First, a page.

Here in podcast land, we lost one of our own recently. David Keep from Professor Dave’s Ark in Space sadly passed away last week. Dave was loved in our community, a true unsung hero of the genre.
This is a re-upload from 2010, where Dave and his future wife, Elizabeth. Joined us to discuss the Doctor Who episode Midnight.
As this episode is nearly 13 years old, the sound quality may not be up to today’s standards. But this is a very important episode for us here at Bad Wilf Towers, as I explain in a newly recorded intro.
Our thoughts go out to Elizabeth. We love you, Dave.
Doctor Who am I? follows Matthew Jacobs, writer of the 1996 Doctor Who TV movie, as he is reluctantly dragged back into the American Whoniverse, in this funny and moving documentary about finding family in the unlikeliest of places.
Doctor Who am I? is currently screening in the UK, with American dates to follow. Check out Twitter and Facebook for more info. The Blu-ray and DVD are due for release on November 28th.
Perry’s upcoming memoir, “Friends, Lovers, and the Big Terrible Thing,” includes a few shocking revelations, including his exit from ‘Don’t look up’ after his heart stopped for five minutes. However, the most shocking is a pair of seemingly out-of-nowhere shots he takes at the beloved Keanu Reeves. At two points in the memoir, Perry questions why Reeves is still alive when “talented” actors and “original thinkers” like River Phoenix and Chris Farley had tragic deaths.
“The list of geniuses who were ahead of their time is too long to detail here — suffice to say, near the top of any such list should be my costar in ‘A Night in the Life of Jimmy Reardon,’ River Phoenix. River was a beautiful man, inside and out — too beautiful for this world, it turned out. It always seems to be the really talented guys who go down. Why is it that the original thinkers like River Phoenix and Heath Ledger die, but Keanu Reeves still walks among us? River was a better actor than me; I was funnier. But I certainly held my own in our scenes”.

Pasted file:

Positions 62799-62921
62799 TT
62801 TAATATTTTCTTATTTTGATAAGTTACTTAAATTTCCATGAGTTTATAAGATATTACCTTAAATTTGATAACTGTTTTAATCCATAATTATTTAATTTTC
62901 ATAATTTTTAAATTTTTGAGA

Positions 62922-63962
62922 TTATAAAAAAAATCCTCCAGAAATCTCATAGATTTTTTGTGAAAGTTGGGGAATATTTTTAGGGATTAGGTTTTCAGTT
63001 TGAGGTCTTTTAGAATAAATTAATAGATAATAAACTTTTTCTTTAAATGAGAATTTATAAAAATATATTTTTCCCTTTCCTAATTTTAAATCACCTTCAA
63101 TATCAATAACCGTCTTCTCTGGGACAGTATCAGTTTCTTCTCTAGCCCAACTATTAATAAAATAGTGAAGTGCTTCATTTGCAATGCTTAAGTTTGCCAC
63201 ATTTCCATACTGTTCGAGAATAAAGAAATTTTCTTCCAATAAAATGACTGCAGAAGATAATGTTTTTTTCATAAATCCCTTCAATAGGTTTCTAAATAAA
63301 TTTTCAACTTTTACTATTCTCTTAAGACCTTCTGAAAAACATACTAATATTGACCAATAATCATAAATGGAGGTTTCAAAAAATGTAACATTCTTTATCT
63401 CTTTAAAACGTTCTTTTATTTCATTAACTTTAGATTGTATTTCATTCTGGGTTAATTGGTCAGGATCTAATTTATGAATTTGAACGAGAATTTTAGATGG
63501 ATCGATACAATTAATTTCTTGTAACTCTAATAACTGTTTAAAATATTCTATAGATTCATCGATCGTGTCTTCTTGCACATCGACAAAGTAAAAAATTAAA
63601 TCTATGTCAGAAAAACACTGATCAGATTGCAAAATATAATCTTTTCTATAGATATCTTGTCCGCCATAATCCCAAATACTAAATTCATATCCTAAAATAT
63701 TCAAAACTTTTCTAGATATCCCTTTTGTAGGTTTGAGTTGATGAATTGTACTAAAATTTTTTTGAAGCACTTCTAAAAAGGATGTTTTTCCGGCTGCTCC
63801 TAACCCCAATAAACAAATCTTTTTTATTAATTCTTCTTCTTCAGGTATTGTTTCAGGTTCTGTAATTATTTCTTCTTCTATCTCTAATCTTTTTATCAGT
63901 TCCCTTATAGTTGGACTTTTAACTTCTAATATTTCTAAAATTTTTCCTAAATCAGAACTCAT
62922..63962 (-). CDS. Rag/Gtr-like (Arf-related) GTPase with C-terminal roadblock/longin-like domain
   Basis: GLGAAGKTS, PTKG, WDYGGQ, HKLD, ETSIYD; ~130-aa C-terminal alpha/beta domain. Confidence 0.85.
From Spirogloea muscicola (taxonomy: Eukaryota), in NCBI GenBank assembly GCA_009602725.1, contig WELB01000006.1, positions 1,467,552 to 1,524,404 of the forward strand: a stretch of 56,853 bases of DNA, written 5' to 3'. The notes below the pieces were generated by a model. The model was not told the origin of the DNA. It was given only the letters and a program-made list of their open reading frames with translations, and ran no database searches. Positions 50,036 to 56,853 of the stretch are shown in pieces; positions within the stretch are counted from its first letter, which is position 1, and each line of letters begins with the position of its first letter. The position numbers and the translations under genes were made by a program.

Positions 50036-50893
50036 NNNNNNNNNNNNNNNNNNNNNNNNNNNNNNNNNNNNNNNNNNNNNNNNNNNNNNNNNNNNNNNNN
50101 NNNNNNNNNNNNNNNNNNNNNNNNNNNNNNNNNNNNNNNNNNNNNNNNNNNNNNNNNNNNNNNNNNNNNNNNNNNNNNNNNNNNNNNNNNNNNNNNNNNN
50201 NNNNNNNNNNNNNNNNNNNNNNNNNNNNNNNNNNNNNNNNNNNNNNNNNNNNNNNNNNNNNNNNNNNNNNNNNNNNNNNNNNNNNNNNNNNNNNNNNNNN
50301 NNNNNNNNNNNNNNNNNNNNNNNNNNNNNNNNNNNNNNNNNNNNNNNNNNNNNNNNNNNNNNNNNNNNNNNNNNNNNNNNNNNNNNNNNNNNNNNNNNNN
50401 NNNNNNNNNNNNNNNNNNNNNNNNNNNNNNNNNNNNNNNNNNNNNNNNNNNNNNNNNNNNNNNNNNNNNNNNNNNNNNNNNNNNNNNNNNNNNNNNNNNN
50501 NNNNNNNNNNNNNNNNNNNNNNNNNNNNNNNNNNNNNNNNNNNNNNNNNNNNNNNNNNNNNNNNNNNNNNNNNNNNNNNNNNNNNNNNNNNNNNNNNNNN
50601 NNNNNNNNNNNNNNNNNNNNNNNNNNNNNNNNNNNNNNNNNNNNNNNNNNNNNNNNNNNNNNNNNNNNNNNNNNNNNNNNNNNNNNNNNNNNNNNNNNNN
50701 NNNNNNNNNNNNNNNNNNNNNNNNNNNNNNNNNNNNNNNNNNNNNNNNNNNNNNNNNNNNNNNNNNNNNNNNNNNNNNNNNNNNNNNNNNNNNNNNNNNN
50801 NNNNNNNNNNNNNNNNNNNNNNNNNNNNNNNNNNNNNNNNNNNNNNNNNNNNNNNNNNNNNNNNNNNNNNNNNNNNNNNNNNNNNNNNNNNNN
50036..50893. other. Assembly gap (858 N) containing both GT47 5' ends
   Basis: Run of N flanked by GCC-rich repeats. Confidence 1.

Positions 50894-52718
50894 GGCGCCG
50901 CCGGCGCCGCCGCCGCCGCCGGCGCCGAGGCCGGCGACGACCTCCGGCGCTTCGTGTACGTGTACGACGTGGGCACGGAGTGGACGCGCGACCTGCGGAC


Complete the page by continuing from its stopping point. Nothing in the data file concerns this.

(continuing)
Reeves is mentioned again, later in the book when Perry talks about the death of his friend and comedian, Chris Farley. “His disease had progressed faster than mine had. (Plus, I had a healthy fear of the word ‘heroin,’ a fear we did not share). I punched a hole through Jennifer Aniston’s dressing room wall when I found out. Keanu Reeves walks among us. I had to promote ‘Almost Heroes’ two weeks after he died; I found myself publicly discussing his death from drugs and alcohol. I was high the entire time.”
After an intense internet backlash, Matthew Perry issued an apology. Telling People “I’m actually a big fan of Keanu. I just chose a random name, my mistake. I apologise. I should have used my own name instead.”
The BBC announced today, that all future series of Doctor Who will stream on Disney+ internationally. The exclusive deal will give Disney+ the rights to air the legendary sci-fi series outside of the U.K. and Ireland.
The show returns next year, with three 60th-anniversary specials featuring David Tennant and Catherine Tate. New Doctor Ncuti Gatwa will take over at Christmas 2023.
Returning showrunner Russell T Davies said: “I love this show, and this is the best of both worlds – with the vision and joy of the BBC and Disney+ together we can launch the Tardis all around the planet, reaching a new generation of fans while keeping our traditional home firmly on the BBC in the U.K.,”
Charlotte Moore, BBC’s chief content officer, added: “We are thrilled to announce this exciting global partnership with Disney who is the perfect partner to bring this very British show to the rest of the world. Russell T Davies’ vision for ‘Doctor Who’ has always been out of this world and we are committed to ensuring that audiences across the globe get the opportunity to enjoy the Doctor’s epic adventures with the scale and ambition that they deserve. Joining forces with Disney will elevate the show to even greater heights and reach new audiences so it’s an extremely exciting time for fans in the U.K. and across the world.”
Alisa Bowen, president of Disney+, added: “We’re excited by the opportunity to bring new seasons of this beloved franchise exclusively to Disney+ and introduce the show to the next generation of audiences in more than 150 markets around the world. The series is a perfect addition to our ever-growing catalogue of global content that continues to make Disney+ the home for exceptional storytelling.”
The streaming deal will not affect the release of DVD and Blu-Ray box sets.
In 1923, on a tiny remote island, just off the coast of Ireland. Two friends find themselves at odds. When one of them decides he doesn’t like the other anymore.
It’s as basic a premise as one can think of for contemporary storytelling. And in his wondrous, wonderful, and exquisitely contained mini-opera “The Banshees of Inisherin,” writer-director Martin McDonagh takes this straightforward premise and sets it ablaze, using it as a backdrop to explore the conflict in man, the nature of pride and spite, the significance of companionship, and the curious edges of the male ego.
It’s a darkly comic drama that packs an emotional gut punch, after emotional gut punch and consistently finds new ways to deliver brutal body blows.